30. The method of claim 1, wherein an additional window coating is employed, comprising a liquid crystal layer which is electrically switchable from a state of greater opacity to a state of lower opacity.
31. The method of claim 30, wherein at least one electrical contact to the liquid crystal layer comprises the conductive polymer layer.
32. The method of claim 1, wherein said window is a vehicle window and said conducting polymer provides a transparency for radiation in said visible region of the spectrum and a transparency for radiation in a far-infrared region of the electromagnetic spectrum having a wavelength extending from 2500 to 100,000 nm, the transparency for radiation said near-infrared region being less than that for radiation in said far-infrared region.
1. Field of the Invention
This invention relates to the use of a conductive polymer material to selectively control, on the basis of wavelength, the light transmission through a transparent or semi-transparent panel or film; and more particularly to the use of a conductive polymer material to provide a window shade with high transmittance in a visible light range and high reflectance and absorbance in a near and far infrared range. Such a device may be embodied as a flexible plastic sheet, or as an integral part of a mutiple-pane insulating window panel.
2. Description of the Prior Art
Thermal-pane windows in which spaced multiple (two or more) panes provide a thermal barrier restricting heat conduction between the outside and the inside of a building are conventionally used to reduce heating and cooling costs. To further reduce cooling costs, window shades or blinds are used to block out intense, direct rays of sunlight, since conventional windows, insulating or otherwise, have little effect on radiative heating. In using conventional shades to eliminate solar glare, the view to the outside is blocked, creating a visually unattractive result. Products utilizing low emissivity glazing attempt to overcome the shortcomings of ordinary glass windows by covering glass or plastic film with a metal or metal oxide coating (e.g., HEAT MIRROR™ manufactured by Southwall Technologies of Palo Alto, CA or SCOTCHTINT™ manufactured by 3M Company of Minniapolis, MN.). This type of glazing offers transparency to visible light while partially blocking (reflecting) the infrared. There is, however, a need for increasing the degree of reflection and absorption of solar infrared radiation while maintaining substantially the same degree of transparency to visible light. There is also a need for reducing the cost of the present coated films.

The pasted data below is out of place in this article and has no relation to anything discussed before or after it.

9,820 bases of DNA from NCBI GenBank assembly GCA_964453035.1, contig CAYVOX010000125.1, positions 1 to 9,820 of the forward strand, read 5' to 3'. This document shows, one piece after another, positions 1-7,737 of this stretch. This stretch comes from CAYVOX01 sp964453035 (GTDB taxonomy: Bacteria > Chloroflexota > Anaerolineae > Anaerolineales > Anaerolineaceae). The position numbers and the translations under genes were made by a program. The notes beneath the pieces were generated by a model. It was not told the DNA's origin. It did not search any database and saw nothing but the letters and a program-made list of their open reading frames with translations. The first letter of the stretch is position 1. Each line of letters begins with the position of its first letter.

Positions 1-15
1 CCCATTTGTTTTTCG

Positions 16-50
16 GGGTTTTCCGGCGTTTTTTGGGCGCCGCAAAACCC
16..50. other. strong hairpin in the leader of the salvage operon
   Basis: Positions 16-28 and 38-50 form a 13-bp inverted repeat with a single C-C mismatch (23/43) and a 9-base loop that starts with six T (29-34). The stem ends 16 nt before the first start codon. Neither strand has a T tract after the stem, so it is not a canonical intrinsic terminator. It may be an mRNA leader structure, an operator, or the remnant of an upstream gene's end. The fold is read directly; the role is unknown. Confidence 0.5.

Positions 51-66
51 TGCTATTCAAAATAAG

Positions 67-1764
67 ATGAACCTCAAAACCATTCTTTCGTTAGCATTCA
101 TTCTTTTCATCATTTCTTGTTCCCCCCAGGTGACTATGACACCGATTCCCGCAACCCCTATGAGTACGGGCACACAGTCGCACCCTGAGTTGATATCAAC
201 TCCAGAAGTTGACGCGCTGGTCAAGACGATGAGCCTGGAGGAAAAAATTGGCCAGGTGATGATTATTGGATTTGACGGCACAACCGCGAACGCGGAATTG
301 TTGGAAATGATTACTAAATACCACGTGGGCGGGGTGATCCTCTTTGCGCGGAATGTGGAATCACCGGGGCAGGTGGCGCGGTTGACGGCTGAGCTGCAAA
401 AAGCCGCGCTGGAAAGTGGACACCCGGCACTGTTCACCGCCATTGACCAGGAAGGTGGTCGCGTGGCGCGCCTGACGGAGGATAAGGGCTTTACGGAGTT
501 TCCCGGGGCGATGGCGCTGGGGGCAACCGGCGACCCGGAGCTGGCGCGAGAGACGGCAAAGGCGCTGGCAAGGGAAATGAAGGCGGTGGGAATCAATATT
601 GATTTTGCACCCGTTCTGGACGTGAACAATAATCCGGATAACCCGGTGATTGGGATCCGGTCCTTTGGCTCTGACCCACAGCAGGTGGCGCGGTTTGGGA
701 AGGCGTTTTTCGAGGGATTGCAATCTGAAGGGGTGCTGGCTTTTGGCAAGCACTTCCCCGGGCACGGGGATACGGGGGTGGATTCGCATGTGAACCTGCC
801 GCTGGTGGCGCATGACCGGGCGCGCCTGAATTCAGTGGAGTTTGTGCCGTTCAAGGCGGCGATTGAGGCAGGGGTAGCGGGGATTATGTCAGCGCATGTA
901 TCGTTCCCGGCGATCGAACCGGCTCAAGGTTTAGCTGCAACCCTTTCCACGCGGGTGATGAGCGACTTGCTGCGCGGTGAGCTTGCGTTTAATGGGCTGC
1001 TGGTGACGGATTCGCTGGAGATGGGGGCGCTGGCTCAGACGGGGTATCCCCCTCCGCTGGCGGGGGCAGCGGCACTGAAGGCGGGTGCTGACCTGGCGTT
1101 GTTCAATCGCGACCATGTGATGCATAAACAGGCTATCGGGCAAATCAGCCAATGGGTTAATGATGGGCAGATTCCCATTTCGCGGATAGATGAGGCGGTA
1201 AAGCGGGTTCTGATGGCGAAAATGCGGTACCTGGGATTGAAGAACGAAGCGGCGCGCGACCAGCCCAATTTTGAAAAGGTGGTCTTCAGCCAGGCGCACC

Thus, there exists a need for a low cost, easy-to-fabricate window glazing which includes a coating that permits a high degree of coherent light transmission in the visible region of the electromagnetic spectrum and is highly reflective and absorbing in the near infrared (NIR) region and optionally in the far infrared (FIR) region. Such a window glazing can be used to limit radiative heating from the sun's rays (near-IR blocking) without blocking or obscuring the view from the outside. The characteristic of being reflective in the far IR limits passage of thermal (black body) radiation through the window, keeping the interior of a building or vehicle cool in summer and warm in winter.
Conjugated backbone polymers, e.g., polyacetylene, polyphenylene, polyacenes, polythiophene, poly(phenylene vinylene), poly(thienylene vinylene), poly(furylene vinylene), polyazulene, poly(phenylene sulfide), poly(phenylene oxide), polythianthrene, poly(isothianaphthene), poly(phenylquinoline), polyaniline, and polypyrrole, and the like have been suggested for use in a variety of electronic applications based upon their characteristic of becoming conductive when oxidized or reduced either chemically or electrochemically. Electrodes composed of such polymers can, according to the method of MacDiarmid et al. in U.S. Pat. No. 4,321,114, be reversibly electrochemically reduced to an n-type conductive state (the polymer being inserted by cations) or reversibly oxidized to a p-type conductive state (the polymer being inserted by anions).
The electrochemical oxidation or reduction process is generally recognized to be accompanied by sharp changes in the color of the polymer as well as its optical absorption coefficient (its ability to transmit light). An adjustable tint window based on the electrochemical switching of conductive polymers has been disclosed in a Wolf et al., U.S. Pat. application Ser. No. 211,537, filed June 27, 1988.
The adjustable tint window of Wolf et al is complex, requiring electrical circuitry, an electolyte and electrodes, which increase its cost.
The present invention makes use of conductive polymer materials to provide wavelength selective control of the intensity of light transmission through a window glazing for a building, automobile, or aircraft where heat control and blockage of NIR (780-2500 nm) and optionally FIR (2500 to 100,000 nm) radiation is desired.
In one aspect, the present invention provides a method for minimizing radiative heat transfer and maximizing the transmission of visible light through a window having at least one pane. Generally stated, the method comprises the step of applying a transparent conductive polymer layer to a face of the pane. The polymer layer is reflective and absorptive in an infrared region of the electromagnetic spectrum having a wavelength range extending from 780 to 2500 nm, being transparent in a visible region of the spectrum having a wavelength range extending grom 400 to 780 nm and havimg a transparancy ratio greater than 2.
The term "transparency ratio" as used herein refers to the normalized transmitted irradiance in the visible region of the spectrum (400 to 780 nm) divided by that in the near infrared region (780 to 2500 nm), assuming solar light as the illumination source. The normalized transmitted irradiance is herein defined as the trasparency and is computed from the irradiance over a given wavelength range transmitted through a given coating under solar illumination divided by the solar irradiance for the same wavelength range which is incident on the coating.